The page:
• A 5 year plan for assessing heritage structures and places for the Metro.

  • Client: Nelson Mandela Bay Municipality
    Architects: The Workplace and The Matrix Urban Designers and Architects
    GIS Support: Aspire Solutions
    Historian: Margaret Harradine
    Location of Project: Nelson Mandela Bay
    Date of Completion: 2009 to current

NMBM Heritage Asset Register

This wide ranging project over several years deals with elements related to the built heritage in the Nelson Mandela Bay Municipality. This has included developing a plan for the NMBM to compile an ‘Asset Register’ of built heritage structures and places as described in the National Heritage Resources Act of 1999 (NHRA). This plan is currently being implemented and would involve in total the heritage assessment of approximately 11 000 structures and sites.

The starting position of this project is an acknowledgement by the Local Authority of the value of heritage structures and sites to the Metro. The project acknowledges that the built heritage of the Metro (that is the focus of this Asset Register) is significant and valuable in that it is a substantial defining factor of how the Metro looks and is experienced, spatially comprises a substantial part of the inner city and has significant opportunities to contribute towards further developing tourism in the Metro and in job creation.

From the perspective of heritage legislation, the need for Asset Registers is acknowledged in various documentation including the National Heritage Resources Act of 1999, as an important tool for a Local Authority being able to identify its structures and sites of significance and then be able to better manage them. An Asset Register will allow the Local and Provincial Authority to put systems in place to allow for quick and relatively confident decision making to happen with regards to the built environment. It allows for heritage significant structures and places to become identified and protected as well as allowing prospective property owners and developers insight into areas where certain developments may be restricted. In this way it responds to a heritage imperative as well as a development need.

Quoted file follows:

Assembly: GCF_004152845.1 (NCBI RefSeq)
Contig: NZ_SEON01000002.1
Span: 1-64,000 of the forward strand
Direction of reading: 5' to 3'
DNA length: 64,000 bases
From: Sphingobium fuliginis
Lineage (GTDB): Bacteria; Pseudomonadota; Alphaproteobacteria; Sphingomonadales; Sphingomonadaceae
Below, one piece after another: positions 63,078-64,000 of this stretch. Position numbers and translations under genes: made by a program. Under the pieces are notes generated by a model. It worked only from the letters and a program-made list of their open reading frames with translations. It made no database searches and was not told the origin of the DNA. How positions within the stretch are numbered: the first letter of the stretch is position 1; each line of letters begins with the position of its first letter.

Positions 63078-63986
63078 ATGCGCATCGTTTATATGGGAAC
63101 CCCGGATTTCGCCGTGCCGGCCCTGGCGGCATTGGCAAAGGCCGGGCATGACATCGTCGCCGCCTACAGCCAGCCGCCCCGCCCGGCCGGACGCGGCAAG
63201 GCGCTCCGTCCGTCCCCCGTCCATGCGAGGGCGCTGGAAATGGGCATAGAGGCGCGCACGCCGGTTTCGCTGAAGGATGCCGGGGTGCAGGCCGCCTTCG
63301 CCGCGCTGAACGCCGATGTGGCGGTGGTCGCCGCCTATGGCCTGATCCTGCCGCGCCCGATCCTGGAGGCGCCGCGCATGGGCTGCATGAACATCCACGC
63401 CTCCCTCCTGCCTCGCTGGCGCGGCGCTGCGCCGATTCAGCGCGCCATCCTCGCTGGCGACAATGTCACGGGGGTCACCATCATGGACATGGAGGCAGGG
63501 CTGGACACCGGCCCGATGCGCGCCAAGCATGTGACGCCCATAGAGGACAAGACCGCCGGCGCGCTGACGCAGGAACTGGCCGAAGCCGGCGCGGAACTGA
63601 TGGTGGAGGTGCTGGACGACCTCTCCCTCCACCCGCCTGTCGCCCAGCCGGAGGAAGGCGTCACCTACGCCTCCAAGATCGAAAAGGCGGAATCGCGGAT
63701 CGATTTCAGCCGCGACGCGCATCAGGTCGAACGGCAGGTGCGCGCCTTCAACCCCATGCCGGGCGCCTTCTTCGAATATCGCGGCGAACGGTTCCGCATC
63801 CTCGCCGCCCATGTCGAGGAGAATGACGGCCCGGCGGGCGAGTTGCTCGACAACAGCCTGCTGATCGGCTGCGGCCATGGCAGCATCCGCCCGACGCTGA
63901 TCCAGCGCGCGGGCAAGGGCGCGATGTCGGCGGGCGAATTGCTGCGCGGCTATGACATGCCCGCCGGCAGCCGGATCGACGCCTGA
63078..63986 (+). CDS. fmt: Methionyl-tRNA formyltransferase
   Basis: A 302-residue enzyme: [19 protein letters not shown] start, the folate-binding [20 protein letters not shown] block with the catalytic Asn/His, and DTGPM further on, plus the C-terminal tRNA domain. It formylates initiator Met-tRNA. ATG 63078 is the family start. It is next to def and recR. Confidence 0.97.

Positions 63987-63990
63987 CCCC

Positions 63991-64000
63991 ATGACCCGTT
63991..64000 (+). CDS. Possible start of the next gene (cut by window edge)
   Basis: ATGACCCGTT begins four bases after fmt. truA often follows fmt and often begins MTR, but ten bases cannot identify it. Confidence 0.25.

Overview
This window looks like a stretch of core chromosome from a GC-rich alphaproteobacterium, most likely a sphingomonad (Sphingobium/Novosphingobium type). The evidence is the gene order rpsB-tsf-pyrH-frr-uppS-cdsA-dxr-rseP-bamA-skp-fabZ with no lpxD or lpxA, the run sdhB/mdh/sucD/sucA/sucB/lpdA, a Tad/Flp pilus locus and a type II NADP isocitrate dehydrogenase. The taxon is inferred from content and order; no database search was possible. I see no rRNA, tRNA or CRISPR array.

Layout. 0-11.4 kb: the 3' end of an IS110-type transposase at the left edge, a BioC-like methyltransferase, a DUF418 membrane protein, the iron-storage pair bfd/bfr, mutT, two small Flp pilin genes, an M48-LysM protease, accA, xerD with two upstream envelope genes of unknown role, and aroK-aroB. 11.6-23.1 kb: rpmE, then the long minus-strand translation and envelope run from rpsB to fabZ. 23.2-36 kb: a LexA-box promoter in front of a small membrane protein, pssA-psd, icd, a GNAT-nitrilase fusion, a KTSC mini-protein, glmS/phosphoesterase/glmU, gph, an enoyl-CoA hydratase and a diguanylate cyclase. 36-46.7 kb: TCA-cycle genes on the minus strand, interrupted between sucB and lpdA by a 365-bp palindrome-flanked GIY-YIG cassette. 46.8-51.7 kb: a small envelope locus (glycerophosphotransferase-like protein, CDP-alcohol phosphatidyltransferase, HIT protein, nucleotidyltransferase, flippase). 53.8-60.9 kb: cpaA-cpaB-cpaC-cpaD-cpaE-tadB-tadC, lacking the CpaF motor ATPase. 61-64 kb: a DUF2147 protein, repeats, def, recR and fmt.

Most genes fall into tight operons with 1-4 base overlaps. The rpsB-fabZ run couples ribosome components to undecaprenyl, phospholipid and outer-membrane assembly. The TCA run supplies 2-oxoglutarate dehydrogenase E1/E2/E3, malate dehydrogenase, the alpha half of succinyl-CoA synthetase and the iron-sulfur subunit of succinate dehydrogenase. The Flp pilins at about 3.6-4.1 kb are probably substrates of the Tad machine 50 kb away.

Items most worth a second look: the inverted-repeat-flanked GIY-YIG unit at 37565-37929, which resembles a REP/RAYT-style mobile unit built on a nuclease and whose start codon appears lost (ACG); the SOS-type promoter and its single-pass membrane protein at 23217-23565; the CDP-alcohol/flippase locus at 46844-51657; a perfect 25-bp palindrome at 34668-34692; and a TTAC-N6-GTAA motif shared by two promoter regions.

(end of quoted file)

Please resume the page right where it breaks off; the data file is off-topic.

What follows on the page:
For this project, a GIS based system was developed that allowed field workers to capture a wide range of heritage related information on an erf by erf basis that is then uploaded onto the NMBM GIS database for use by officials in decision making. The fields identified for capture and the grading system adopted for this project is based on national and international best practice that makes it comparable to other Asset Registers nationally and compliant with national guidelines. This exercise allowed for a grading system that responded to the NHRA of 3 primary grades, but also allowed for a purpose made product for the NMBM of a grading system that is sensitive to the particular context of this Metro.

An outcome of this project is anticipated to be a Metro with identified heritage assets of varying grades, the possibility of establishing heritage areas and the possibility of integrating this information with Local Authority town planning frameworks so that increased controls, monitoring and awareness of heritage structures and sites can add aesthetic, emotional and (perhaps most importantly) financial value to the Metro.

In addition to the above, the project has also included other aspects such as the digitising of large municipal collections of heritage materials. This involved the sourcing and scanning of over 10 000 items including paintings, photographs, maps and other resources. These were collected on purpose made retrieval software application that located each of these resources in the Metro and linked it to a caption if available.

All the work above was undertaken with appropriate consultation with stakeholders and local and national experts to allow for a participatory process and expert commentary.
Digitised Resources